It is undisputed that water is removed from the product on the islands where it is produced. For the exception to apply, this removal must not constitute "first separation" under the regulation. PHMSA has consistently interpreted this regulation to apply only where the initial separation is performed exclusively for the purpose of enhancing or assisting production operations, such as through reinjection for gas lift, or to provide power to the production platform instruments or equipment.1 PHMSA has never interpreted this exception to apply where the separation is being performed for any purpose not solely related to production operations.
In the case of THUMS, there is bulk water separation at the four islands, resulting in an increase of fluid oil content from approximately 2% to 25-30% crude oil composition. This separation is not minor, nor is it being performed only to assist production operations. Instead, it is being performed for pressure maintenance of the formation and to comply with state and local mandates. Additional processing at the Pier J facilities does not alter the fact that at this location the pipeline already carries a commodity that has been initially separated at an upstream facility, regardless of the fact that it is not considered sales-quality crude. Therefore, the bulk water separation occurring on the four islands constitutes "first separation" for purposes of the regulation, and therefore, the nine pipelines from the outlet flange of the four islands to the Pier J facilities would not fall under the § 195.1(b)(5) exception.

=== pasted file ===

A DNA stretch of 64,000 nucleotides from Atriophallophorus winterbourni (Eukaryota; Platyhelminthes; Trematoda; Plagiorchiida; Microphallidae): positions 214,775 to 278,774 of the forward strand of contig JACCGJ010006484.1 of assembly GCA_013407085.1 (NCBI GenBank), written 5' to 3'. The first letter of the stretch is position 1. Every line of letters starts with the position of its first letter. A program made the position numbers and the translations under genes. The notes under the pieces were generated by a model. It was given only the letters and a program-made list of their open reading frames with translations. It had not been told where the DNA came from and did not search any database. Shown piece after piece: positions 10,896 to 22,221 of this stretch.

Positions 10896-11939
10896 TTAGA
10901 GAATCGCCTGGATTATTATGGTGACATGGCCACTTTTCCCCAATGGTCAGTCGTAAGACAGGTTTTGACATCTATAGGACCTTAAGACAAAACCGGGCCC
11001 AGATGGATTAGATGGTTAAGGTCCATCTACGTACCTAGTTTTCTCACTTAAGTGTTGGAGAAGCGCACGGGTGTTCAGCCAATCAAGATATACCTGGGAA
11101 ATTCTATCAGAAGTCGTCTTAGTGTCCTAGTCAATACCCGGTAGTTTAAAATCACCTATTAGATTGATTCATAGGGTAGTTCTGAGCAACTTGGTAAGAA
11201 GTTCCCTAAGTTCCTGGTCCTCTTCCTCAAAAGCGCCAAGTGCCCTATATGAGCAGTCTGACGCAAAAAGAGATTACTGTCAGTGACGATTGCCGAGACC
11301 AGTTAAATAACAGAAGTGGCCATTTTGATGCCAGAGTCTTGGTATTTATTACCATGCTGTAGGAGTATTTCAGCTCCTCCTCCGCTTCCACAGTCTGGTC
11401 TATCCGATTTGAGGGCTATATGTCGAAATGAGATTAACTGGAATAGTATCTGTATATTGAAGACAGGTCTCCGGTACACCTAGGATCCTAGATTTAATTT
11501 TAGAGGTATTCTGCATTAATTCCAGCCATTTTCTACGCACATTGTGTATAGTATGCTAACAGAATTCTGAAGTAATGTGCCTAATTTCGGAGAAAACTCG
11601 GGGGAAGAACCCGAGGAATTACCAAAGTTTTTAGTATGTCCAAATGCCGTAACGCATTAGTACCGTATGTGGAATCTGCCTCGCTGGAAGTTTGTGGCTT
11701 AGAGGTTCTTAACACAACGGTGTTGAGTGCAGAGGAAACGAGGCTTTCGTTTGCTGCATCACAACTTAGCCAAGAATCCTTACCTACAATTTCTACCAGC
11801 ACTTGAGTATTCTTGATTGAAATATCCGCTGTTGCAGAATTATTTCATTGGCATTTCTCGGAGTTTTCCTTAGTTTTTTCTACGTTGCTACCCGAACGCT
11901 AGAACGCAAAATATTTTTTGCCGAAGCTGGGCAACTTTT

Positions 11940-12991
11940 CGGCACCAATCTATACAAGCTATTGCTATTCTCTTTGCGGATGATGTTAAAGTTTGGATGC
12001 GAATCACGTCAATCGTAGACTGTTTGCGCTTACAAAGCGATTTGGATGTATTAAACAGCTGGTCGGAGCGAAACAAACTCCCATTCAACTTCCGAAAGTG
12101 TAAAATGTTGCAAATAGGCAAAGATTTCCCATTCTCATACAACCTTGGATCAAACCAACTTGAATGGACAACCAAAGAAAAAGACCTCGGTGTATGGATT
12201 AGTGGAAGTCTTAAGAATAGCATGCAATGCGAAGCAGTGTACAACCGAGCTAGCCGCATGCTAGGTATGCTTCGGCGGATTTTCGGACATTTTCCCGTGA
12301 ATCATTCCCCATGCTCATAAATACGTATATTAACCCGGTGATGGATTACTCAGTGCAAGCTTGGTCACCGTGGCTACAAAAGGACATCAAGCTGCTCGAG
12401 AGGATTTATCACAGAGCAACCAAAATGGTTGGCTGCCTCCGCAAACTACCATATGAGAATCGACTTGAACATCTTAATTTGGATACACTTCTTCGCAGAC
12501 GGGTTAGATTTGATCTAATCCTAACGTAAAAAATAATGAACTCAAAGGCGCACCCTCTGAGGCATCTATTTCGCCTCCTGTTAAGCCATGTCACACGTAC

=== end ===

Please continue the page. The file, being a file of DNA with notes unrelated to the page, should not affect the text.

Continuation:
In sum, the nine transportation-related pipelines moving hydrocarbons from the four offshore production islands to the onshore facilities for further processing are subject to Part 195 regulations.2
If we can be of further assistance, please contact Tewabe Asebe at 202-366-5523.
John A. Gale
Director, Office of Standards
1 See e.g., PHMSA Letter of Interpretation to L.G. Otteman – Offshore Operators Committee, No. PI-79-025 (Aug. 2, 1979) ("The separation to which Sections 192.1 and 195.1 refer is a type of processing of hydrocarbons for purposes of their further transportation by pipelines. This type of processing does not include separation of minor amounts of gas exclusively for the purpose of running instruments or equipment.").
2 Despite THUMS's classification of these lines as production lines, these lines are engaged in transportation. Even if § 195.1(b)(5) applied, which it does not, these nine pipelines would be subject to PHMSA's jurisdiction. Section 195.2 defines production facility as "piping or equipment used in the production, extraction, recovery, lifting, stabilization, separation or treating of petroleum or carbon dioxide, or associated storage or measurement." As explained in THUMS's Request and Response, the FWKOs on each island and subsequent reinjection is being used for more than just petroleum production. In this case, reinjection is also being used to control subsidence of the surrounding ground surface, including the local infrastructure and buildings, and waterflood optimization. Further, there is also a geographic limit to what can be considered a production facility. Section 12 of the Pipeline Safety, Regulatory Certainty, and Job Creation Act of 2011 (49 U.S.C. § 60101 et seq.) notes that "the term 'transportation-related oil flow line' means a pipeline transporting oil off of the grounds of the well where it originated and across areas not owned by the producer, regardless of the extent to which the oil has been processed, if at all." Based on this definition, and the fact that reinjection is being used for more than production purposes, the nine subsea lines are all engaged in transportation and fall under the jurisdiction of the U.S. Department of Transportation as authorized by 49 U.S.C. § 60101 et seq.
|§ 195.1||Which pipelines are covered by this Part?|